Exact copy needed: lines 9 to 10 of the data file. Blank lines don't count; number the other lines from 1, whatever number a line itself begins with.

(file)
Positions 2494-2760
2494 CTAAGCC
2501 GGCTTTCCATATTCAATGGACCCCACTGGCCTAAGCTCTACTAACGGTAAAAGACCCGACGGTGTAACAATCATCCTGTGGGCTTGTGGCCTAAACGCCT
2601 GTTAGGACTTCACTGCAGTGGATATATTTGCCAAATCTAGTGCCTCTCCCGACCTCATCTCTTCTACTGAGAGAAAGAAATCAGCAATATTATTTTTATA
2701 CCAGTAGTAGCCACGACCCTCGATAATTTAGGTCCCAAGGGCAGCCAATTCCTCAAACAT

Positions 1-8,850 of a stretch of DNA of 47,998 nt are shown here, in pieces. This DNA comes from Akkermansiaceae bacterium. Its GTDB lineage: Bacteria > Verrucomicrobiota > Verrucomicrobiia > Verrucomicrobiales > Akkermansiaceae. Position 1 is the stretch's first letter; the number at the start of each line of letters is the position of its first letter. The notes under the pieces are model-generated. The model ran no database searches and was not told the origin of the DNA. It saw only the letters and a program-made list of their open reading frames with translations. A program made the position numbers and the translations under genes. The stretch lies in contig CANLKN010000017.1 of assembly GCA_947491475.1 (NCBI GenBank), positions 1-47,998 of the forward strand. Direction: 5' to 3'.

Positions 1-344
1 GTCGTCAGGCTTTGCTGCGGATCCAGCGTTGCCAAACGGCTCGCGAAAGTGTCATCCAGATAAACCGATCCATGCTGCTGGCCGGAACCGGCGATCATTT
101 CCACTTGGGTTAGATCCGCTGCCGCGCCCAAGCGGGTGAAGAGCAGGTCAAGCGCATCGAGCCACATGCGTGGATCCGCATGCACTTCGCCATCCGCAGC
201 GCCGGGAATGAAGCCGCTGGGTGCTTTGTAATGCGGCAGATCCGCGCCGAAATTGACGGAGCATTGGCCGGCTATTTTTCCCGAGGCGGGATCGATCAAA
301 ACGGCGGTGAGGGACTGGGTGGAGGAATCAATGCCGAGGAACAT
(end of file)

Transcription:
101 CCACTTGGGTTAGATCCGCTGCCGCGCCCAAGCGGGTGAAGAGCAGGTCAAGCGCATCGAGCCACATGCGTGGATCCGCATGCACTTCGCCATCCGCAGC
201 GCCGGGAATGAAGCCGCTGGGTGCTTTGTAATGCGGCAGATCCGCGCCGAAATTGACGGAGCATTGGCCGGCTATTTTTCCCGAGGCGGGATCGATCAAA